The Pilgrim Holiness Church was first of all a movement, secondly, an organization. It started as a revival movement with holiness as its watchword and song. As an organization, its beginning can be traced to the formation of the "International Holiness Union and Prayer League." This took place in September of 1897 at Cincinnati, OH, in the home of Martin Wells Knapp, a Methodist, who was joined by Seth C. Rees, a Quaker.
At this meeting of a small group of ministers, a constitution was adopted which covered a four page, tract size pamphlet. Officers were also elected and provisions were made for state, county, and local unions.
As time went on the need to establish churches for those converts who had no other religious affiliation became clear. Thus, in 1906, the name was changed to "International Apostolic Holiness Union and Churches," a hint of what was unconsciously happening. George B. Kulp was elected General Superintendent that same year and he served until 1915.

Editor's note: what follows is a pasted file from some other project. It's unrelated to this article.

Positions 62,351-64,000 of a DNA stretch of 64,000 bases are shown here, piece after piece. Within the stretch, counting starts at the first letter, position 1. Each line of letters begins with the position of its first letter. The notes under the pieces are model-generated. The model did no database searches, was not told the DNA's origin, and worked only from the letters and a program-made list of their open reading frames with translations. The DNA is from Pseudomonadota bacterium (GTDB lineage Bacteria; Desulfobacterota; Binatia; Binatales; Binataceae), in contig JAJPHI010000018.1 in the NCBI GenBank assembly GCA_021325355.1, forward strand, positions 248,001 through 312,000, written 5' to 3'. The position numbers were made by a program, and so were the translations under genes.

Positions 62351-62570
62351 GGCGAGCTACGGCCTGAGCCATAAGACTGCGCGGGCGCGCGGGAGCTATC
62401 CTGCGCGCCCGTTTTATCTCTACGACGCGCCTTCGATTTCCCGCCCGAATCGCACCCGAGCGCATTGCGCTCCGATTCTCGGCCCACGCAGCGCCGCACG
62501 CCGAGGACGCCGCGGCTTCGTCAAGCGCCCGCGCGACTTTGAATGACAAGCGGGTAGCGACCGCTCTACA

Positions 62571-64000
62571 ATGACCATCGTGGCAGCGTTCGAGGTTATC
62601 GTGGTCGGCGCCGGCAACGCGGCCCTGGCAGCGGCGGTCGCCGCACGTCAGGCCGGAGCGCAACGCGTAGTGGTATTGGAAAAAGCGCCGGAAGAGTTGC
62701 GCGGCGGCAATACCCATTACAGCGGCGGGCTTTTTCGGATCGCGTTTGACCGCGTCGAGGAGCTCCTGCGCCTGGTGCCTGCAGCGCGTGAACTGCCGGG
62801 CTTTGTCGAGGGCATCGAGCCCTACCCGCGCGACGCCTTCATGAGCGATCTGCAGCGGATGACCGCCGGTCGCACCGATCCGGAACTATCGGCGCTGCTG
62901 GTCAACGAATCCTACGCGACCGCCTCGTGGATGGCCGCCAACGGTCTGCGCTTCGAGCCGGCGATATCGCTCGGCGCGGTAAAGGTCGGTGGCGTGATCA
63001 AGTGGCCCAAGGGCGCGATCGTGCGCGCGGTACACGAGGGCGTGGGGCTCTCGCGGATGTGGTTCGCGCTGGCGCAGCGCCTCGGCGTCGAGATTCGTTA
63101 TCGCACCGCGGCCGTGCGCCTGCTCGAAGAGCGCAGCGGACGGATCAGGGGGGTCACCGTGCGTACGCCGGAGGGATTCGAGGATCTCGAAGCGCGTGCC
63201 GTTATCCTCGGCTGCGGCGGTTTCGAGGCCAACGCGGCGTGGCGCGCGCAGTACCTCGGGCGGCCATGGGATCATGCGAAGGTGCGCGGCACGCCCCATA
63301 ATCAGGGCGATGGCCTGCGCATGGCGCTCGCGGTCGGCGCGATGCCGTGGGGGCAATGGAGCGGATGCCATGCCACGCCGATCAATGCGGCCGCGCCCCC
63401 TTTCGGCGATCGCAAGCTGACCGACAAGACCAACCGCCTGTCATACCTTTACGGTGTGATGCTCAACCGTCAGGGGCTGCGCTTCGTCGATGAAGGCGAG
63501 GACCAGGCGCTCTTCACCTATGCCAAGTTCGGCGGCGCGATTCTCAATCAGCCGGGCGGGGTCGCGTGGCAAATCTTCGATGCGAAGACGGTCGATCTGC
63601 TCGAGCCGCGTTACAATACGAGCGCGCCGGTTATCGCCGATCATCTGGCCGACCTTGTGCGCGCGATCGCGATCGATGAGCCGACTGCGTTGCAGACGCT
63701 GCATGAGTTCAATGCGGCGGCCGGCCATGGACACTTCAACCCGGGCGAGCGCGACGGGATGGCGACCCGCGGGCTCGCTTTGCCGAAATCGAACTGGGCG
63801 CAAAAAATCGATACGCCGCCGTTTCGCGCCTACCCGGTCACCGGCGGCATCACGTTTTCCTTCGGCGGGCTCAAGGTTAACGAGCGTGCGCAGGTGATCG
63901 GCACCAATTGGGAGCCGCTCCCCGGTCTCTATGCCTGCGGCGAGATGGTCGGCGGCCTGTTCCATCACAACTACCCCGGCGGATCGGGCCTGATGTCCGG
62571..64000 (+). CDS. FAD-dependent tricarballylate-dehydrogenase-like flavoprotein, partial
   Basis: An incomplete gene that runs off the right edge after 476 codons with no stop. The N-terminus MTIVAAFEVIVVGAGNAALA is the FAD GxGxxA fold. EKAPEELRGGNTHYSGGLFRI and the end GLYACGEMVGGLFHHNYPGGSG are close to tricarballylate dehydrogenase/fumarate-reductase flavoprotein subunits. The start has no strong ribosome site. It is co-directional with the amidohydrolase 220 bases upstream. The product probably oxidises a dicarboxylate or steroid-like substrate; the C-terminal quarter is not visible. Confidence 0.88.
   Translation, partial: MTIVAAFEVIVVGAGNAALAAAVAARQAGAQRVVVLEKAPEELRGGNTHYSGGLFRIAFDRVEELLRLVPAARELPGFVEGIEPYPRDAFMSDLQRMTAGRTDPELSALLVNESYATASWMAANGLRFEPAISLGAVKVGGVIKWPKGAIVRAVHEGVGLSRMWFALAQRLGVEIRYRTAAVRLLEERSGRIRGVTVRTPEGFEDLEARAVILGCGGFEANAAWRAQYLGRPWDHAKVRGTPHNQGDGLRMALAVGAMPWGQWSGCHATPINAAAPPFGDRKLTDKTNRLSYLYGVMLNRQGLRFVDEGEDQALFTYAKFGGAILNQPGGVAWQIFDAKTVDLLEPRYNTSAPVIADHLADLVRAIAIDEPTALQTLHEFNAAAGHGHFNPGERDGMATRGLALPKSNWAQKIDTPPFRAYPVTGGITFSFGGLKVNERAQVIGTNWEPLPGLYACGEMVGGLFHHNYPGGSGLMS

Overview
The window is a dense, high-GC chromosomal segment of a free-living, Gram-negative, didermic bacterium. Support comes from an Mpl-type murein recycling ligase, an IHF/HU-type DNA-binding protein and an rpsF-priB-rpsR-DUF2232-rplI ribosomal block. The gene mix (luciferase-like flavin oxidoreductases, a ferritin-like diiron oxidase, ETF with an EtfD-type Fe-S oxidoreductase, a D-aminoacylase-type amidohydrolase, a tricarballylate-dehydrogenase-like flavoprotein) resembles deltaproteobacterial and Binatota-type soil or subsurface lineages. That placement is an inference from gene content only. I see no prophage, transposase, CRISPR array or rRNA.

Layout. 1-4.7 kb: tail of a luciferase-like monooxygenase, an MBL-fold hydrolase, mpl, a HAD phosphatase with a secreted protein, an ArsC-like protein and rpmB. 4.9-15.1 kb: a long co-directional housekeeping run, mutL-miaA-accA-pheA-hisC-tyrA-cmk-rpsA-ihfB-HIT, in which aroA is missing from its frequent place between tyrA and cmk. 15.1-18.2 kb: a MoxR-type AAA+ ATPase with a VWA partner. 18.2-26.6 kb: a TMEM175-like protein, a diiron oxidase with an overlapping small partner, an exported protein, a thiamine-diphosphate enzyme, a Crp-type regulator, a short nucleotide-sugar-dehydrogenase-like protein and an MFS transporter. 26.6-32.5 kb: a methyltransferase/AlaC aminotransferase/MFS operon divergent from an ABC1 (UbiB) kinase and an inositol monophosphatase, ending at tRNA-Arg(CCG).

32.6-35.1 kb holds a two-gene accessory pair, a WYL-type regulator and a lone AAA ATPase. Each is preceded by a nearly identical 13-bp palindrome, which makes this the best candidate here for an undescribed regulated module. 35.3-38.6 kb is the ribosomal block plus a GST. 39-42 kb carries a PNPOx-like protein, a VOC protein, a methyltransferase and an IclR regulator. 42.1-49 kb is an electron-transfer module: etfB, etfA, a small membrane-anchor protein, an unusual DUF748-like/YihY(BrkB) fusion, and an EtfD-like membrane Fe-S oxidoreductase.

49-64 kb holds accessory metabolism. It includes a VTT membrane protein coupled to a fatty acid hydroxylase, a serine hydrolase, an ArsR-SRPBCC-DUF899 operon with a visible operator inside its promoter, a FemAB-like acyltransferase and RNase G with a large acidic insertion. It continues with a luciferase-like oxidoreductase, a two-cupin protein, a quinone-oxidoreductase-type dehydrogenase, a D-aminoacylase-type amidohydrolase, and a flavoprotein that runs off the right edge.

In 1906, the U.S. Bureau of the Census recorded that the "Union had 74 churches and 2,744 members". The ninth General Assembly, held in 1913, decided it was time to become a denomination. They voted to do away with the "Union" and to rename it to the "International Apostolic Holiness Church". All who had been members only of the union were invited to join the new holiness denomination.
From 1919 to 1925, five holiness church groups, two missionary societies, and one church on Barbados, all united to form a strong holiness denomination. All of these groups had arisen out of holiness revivals and were realizing the need for stronger organization.
Among those groups who united were:
- The Holiness Christian Church in 1919
- The Pentecostal Rescue Mission in 1922
- The Pilgrim Church of Pasadena, California also in 1922
- In 1924, the Pentecostal Brethren in Christ joined the Ohio Conference
- In 1925, the People's Mission Church joined the Colorado Conference
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